I’ve been a fan of the Cowboys since 1966. I’ve covered the team, in one way or another, since 1973. I know every one of their Hall of Famers. I was in the radio booth in Tempe in January, 1996, when the Cowboys won their last Super Bowl, against the Pittsburgh Steelers.
Perhaps it’s worth a moment to take that last sentence to heart. 1996. The last Super Bowl for Dallas. Bill Clinton was president and gas was just over a buck a gallon. In other words, a kid who was born the day of that last Cowboy Super Bowl appearance will begin driving next month.
I admit that I am much more a part of the Tex Schramm-Tom Landry era. I never really liked the way owner and GM Jerry Jones took over the team, despite the three Super Bowl wins. I think what we’ve seen of the Cowboys since 1995 pretty much validates the fact that it was Jimmy Johnson who built a championship team in Dallas. Barry Switzer won that last one with Jimmy’s team.
When Jerry took over the Cowboys, they had had only one coach in 29 years. Since Jerry’s arrival in 1989, they have had seven. Since that Super Bowl XXX win nearly 16 years ago, they have had exactly two playoff victories in nine playoff games.
This is not what Cowboy fans think of as Cowboys football. The dreadful coaching at the end of last week’s loss to Arizona only makes fans shudder more.
Since that overtime loss—with the famous self-icing incident and lack of clock management—Jason Garrett has come under fire on local radio as a less than Landry-like coach. When he was asked if he told Tony Romo to run to the line and spike the ball (instead of calling a time out), Jason said he didn’t really have an answer for that question. Jason is a better, smarter and more honest man than that.
This incident makes me wonder: What else goes on behind the scenes in the NFL that even insiders never find out about? It is a very Machiavellian league, full of court intrigue and double-crosses.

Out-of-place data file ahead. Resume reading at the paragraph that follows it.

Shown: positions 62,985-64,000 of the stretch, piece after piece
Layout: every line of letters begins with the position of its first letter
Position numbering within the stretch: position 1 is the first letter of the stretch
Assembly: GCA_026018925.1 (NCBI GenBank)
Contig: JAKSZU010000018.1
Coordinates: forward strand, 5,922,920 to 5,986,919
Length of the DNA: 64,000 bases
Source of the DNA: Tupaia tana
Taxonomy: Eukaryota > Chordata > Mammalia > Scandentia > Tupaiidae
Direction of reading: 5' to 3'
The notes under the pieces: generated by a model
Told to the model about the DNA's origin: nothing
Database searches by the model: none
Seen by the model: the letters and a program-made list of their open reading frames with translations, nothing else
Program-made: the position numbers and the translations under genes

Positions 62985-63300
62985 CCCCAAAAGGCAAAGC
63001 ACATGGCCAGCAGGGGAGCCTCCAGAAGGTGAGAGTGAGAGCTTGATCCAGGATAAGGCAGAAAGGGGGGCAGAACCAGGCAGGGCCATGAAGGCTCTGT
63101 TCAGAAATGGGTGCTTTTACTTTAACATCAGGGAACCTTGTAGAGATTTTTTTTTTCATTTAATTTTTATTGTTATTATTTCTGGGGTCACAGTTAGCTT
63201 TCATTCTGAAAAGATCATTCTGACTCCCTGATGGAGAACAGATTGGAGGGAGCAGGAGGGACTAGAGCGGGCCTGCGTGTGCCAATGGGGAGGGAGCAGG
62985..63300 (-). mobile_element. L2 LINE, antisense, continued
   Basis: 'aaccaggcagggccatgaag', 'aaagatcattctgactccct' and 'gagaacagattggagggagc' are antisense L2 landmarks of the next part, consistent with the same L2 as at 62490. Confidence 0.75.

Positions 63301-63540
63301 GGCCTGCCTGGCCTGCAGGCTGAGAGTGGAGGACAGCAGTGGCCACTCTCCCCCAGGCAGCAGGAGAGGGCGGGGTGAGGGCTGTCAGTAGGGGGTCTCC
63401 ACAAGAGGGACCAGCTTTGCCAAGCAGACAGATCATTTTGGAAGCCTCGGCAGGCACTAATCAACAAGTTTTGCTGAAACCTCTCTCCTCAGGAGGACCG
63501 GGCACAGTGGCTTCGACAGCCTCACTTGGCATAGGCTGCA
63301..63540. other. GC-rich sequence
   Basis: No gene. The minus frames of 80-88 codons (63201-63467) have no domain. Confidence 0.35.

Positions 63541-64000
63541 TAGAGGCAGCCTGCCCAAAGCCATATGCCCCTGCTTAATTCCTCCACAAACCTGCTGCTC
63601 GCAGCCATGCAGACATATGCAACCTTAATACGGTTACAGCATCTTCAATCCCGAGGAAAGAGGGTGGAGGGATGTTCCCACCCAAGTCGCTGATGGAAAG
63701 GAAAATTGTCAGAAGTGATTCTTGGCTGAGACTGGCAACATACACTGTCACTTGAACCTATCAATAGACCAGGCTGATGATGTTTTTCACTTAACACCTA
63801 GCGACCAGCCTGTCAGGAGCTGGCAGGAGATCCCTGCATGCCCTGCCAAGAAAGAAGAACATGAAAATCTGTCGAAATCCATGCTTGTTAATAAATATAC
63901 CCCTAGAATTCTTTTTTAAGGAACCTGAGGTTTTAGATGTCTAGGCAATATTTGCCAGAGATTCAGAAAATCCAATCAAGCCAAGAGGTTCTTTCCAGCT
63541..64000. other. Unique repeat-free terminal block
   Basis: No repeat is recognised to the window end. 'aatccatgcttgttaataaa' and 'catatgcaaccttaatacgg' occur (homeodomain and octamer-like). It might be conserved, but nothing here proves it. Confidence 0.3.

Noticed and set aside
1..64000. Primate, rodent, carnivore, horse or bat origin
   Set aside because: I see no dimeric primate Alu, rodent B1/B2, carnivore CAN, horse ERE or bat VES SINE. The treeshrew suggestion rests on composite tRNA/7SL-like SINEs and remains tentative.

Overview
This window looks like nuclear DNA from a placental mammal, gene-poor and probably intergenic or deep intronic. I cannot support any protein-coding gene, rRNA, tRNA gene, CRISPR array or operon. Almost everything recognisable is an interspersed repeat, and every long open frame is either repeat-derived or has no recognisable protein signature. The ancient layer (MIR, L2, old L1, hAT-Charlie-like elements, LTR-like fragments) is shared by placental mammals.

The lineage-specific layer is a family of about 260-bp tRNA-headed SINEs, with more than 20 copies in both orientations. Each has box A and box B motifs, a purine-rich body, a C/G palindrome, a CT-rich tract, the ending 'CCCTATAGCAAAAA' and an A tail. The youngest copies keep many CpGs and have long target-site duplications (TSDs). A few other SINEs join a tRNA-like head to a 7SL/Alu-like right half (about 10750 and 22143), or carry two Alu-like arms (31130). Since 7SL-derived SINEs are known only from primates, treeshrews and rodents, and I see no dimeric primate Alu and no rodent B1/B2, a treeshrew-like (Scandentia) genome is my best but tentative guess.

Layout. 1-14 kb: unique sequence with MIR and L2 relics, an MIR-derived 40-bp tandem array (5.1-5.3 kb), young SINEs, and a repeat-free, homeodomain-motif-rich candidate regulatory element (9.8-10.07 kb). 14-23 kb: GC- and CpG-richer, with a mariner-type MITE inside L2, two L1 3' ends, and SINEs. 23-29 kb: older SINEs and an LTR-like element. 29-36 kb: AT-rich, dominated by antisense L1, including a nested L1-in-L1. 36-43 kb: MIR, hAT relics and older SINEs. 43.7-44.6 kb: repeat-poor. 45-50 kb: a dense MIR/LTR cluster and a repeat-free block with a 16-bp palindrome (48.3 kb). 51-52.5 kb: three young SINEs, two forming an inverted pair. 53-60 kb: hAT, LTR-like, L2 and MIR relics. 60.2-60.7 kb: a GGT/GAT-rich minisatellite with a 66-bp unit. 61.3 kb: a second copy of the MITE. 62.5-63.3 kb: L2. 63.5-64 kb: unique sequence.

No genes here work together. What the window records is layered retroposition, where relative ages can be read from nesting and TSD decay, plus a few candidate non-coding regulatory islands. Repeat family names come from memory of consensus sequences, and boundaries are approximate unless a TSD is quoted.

There is no doubt that Jerry Jones is always looking over everybody’s shoulder—and probably more than just looking. At his first press conference as owner, he said he’d be involved down to the socks and jocks, and he’s made good on that boast.
Since his firing of Jimmy Johnson, the Cowboys have been largely an irrelevant member of the NFL, at least where it comes to what matters—winning.
And here is where it gets really tough to define. I admit, flat out, that I have no inside dope on this situation, and that everything I’m writing here is speculation. But it is a fact that in today’s NFL, you can have a fantastically successful franchise, and make hundreds of millions, without fielding a winning team.
This is where my big question comes in: Does Jerry Jones care about winning, or does he only want to make more dough?
I doff my official NFL logo cap to Jerry when it comes to marketing. He has made everybody in the league much, much richer with his ability to sell the game. The Dallas Cowboys may be the only team in the NFL with an “official” chicken wing. And the super-sized stadium, known locally as “JerryWorld”, will surely make more money than you or I can even imagine.
Yet the team is not winning.
The fans continue to buy the jerseys, and the chicken wings, and go to the games. But the Cowboys being No. 1 in the league in merchandise sales does not filter back to the fans at all. The $9 hot dogs at JerryWorld only put money in Jerry’s pocket.
The single, vicarious thing the fans get out of the game is the thrill of winning. The only thing they can hang that expensive team cap on is a victory. For the fans, the purpose of the season is to reach the Super Bowl—no more. I don’t know that that’s the purpose for Jerry.
I think I understand where he’s coming from, though. He made his first money in the oil and gas biz, and those guys have to be eternal optimists. That next hole you sink in the ground is the one that’s going to make you millions. You have to think that way, or you’d never have the guts to drill the hole in the first place.
So, Jerry may believe that Terrell Owens, or Pacman Jones, or Wade Phillips, or whoever, is the missing piece of the puzzle that will take his team back to the top. And he’s almost always wrong. Many in Dallas have been saying for years that the team will never climb back to the top until the owner fires the general manager. But that ain’t gonna happen.
A grand tradition is being taken apart before our eyes. Tony is no Staubach, Jason is no Landry and Jerry is no Schramm. It shouldn’t have taken 16 years for these kind of lessons to sink in.